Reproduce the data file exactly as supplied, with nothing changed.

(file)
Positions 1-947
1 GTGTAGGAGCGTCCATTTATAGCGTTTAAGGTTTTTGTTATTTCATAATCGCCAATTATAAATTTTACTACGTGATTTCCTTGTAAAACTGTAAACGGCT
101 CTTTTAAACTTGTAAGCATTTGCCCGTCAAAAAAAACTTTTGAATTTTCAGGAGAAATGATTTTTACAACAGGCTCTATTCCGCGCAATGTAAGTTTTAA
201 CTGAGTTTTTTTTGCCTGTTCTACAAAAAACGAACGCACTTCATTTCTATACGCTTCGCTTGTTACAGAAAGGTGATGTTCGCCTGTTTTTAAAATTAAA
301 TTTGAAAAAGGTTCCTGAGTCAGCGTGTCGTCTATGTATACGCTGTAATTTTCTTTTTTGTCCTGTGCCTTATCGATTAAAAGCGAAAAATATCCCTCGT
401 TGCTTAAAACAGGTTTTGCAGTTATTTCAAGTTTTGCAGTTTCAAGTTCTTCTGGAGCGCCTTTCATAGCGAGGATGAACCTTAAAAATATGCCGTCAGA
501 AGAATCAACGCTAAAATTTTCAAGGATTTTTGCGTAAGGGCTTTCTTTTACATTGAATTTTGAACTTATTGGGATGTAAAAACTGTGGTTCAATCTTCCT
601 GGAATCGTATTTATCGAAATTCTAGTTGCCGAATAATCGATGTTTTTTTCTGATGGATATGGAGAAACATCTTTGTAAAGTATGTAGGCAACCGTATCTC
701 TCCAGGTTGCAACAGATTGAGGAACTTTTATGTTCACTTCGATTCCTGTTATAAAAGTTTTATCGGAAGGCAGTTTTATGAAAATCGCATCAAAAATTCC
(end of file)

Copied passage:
Positions 1-947
1 GTGTAGGAGCGTCCATTTATAGCGTTTAAGGTTTTTGTTATTTCATAATCGCCAATTATAAATTTTACTACGTGATTTCCTTGTAAAACTGTAAACGGCT
101 CTTTTAAACTTGTAAGCATTTGCCCGTCAAAAAAAACTTTTGAATTTTCAGGAGAAATGATTTTTACAACAGGCTCTATTCCGCGCAATGTAAGTTTTAA
201 CTGAGTTTTTTTTGCCTGTTCTACAAAAAACGAACGCACTTCATTTCTATACGCTTCGCTTGTTACAGAAAGGTGATGTTCGCCTGTTTTTAAAATTAAA
301 TTTGAAAAAGGTTCCTGAGTCAGCGTGTCGTCTATGTATACGCTGTAATTTTCTTTTTTGTCCTGTGCCTTATCGATTAAAAGCGAAAAATATCCCTCGT
401 TGCTTAAAACAGGTTTTGCAGTTATTTCAAGTTTTGCAGTTTCAAGTTCTTCTGGAGCGCCTTTCATAGCGAGGATGAACCTTAAAAATATGCCGTCAGA
501 AGAATCAACGCTAAAATTTTCAAGGATTTTTGCGTAAGGGCTTTCTTTTACATTGAATTTTGAACTTATTGGGATGTAAAAACTGTGGTTCAATCTTCCT
601 GGAATCGTATTTATCGAAATTCTAGTTGCCGAATAATCGATGTTTTTTTCTGATGGATATGGAGAAACATCTTTGTAAAGTATGTAGGCAACCGTATCTC
701 TCCAGGTTGCAACAGATTGAGGAACTTTTATGTTCACTTCGATTCCTGTTATAAAAGTTTTATCGGAAGGCAGTTTTATGAAAATCGCATCAAAAATTCC